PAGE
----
Whatever the temperature and weather conditions, from New Year’s Eve on, people get ready for the next big party: the Carnival. This multiple day event is full of traditions and is celebrated all over the world. Comparing the Brazilian Carnival with the Burgundian in Germany may be difficult, but all types of Carnival involve dressing up, colourful parades and joyous dancing.

Carnival is a feast that is at least 2000 years old and it was the Romans who set the date at 40 days before Easter. Therefore Carnival is celebrated somewhere between the first weekend of February and the second weekend of March. So it can be a real winter celebration or an almost spring festivity.

Carnival was originally a 3-day celebration, but now the weekend is included to make it a 5-day event which brings people together, young and old. Celebrating Carnival comes with many traditions, often local, and they are passed on from generation to generation. Wherever you go, whatever the country or region, there are similarities, like the parades and the presence of the prince and the fool. There are clubs that build enormous, colourful floats with moving and turning parts. They are often theme-based and accompanied by music and dressed-up dancers. While some groups decide to stick to folkloric costumes, some have new costumes every year.

Within the Netherlands there are several traditions that differ from city to city and area to area. In the province of Noord-Brabant cities and villages have different names during Carnival and there is a different motto every year, which is often expressed in 11 letters. Most costumes will do, but if you don’t know what to wear you’ll get away with only wearing a blue smock and giant red handkerchief. Bergen op Zoom however is an exception; all men and women arrive with a lace or net curtain wrapped around their your shoulders.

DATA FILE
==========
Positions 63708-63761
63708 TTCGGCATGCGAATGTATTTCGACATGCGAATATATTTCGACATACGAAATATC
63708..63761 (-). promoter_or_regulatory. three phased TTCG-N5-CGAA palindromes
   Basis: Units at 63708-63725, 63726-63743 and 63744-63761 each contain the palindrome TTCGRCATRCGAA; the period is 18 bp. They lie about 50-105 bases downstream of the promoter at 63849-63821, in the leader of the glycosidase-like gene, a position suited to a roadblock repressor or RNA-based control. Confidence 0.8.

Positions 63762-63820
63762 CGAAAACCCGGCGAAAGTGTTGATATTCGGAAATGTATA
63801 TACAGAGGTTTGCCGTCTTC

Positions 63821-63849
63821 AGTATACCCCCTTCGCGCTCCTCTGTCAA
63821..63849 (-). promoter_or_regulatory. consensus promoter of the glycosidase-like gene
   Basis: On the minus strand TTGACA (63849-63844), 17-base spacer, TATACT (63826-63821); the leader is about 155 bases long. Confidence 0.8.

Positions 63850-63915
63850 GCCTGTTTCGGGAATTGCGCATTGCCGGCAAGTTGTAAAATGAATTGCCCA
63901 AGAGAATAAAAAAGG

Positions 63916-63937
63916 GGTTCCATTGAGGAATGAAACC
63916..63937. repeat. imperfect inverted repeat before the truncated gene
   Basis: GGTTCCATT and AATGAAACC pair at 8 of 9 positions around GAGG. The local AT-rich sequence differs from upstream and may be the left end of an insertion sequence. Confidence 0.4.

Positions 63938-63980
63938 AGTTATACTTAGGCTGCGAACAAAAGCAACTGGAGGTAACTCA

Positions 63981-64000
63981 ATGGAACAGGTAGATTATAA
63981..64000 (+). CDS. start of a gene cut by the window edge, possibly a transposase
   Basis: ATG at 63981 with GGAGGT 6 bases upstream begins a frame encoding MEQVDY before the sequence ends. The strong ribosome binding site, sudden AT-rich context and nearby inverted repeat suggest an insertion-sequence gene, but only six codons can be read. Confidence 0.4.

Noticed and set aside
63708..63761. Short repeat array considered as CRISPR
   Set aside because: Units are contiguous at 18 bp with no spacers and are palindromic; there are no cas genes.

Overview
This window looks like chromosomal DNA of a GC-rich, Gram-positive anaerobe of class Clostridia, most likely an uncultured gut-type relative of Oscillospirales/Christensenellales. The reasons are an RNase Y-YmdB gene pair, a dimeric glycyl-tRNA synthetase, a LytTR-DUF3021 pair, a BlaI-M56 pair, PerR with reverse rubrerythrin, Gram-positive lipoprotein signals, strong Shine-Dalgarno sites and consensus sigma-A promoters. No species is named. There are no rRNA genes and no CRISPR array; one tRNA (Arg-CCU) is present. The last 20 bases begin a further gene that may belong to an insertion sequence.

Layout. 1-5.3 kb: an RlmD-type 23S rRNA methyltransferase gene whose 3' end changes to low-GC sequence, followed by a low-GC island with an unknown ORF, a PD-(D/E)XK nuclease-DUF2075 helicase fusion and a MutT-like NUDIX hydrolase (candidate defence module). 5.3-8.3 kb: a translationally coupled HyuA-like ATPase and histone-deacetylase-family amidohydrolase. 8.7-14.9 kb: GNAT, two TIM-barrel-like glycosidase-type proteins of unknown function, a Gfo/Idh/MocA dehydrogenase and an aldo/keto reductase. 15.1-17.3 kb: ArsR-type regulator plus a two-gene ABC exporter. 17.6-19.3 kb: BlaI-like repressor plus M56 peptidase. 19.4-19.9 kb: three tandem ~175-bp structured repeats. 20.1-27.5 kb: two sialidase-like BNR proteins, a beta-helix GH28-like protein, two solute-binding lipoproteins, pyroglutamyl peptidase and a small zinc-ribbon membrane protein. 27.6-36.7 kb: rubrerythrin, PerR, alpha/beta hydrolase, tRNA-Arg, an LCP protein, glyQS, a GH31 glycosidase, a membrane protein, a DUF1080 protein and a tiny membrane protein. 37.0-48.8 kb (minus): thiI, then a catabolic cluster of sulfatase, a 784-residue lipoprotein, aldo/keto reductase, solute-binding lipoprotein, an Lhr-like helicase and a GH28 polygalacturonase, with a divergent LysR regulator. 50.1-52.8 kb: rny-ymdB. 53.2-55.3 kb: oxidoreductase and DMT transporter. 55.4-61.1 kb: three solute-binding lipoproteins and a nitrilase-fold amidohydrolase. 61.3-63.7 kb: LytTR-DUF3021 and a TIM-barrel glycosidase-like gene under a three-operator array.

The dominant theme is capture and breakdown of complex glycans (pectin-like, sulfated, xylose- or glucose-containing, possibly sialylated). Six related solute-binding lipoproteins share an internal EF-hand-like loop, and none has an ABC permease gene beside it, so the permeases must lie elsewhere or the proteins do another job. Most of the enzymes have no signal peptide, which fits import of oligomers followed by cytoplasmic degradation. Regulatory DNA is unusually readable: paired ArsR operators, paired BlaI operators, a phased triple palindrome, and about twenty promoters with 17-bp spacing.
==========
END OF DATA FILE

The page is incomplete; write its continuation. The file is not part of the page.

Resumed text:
In the province of Limburg there are very different traditions. They tend to dress up extensively and you can’t leave your house without an enormous hat and artistically applied face-paint. They also have themed days, which means that you need multiple costumes when celebrating Carnival the Limburgian way.

For many people the festivities start on 11 November. From this day on there are parties, from formal dress soirees in which princes are announced to parties in which songs are promoted. Most preparations for the parade start on this date on too. Carnival itself is a complete outburst after months of intense preparations. After Carnival, on Ash Wednesday, many people feel deprived from energy. A perfect day for sharing some pickled herring; one of those traditions that some appreciate and some not so much.

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This Roverway edition
will focus on the personal
development of the participating Rovers and Rangers as part of their role in society. The Roverway will provide the environment in which Rovers and Rangers can interchange experiences, knowledge and ideas. This exchange of experiences will be encouraged through the three educational objectives, which all centralize around society and intercultural learning.  

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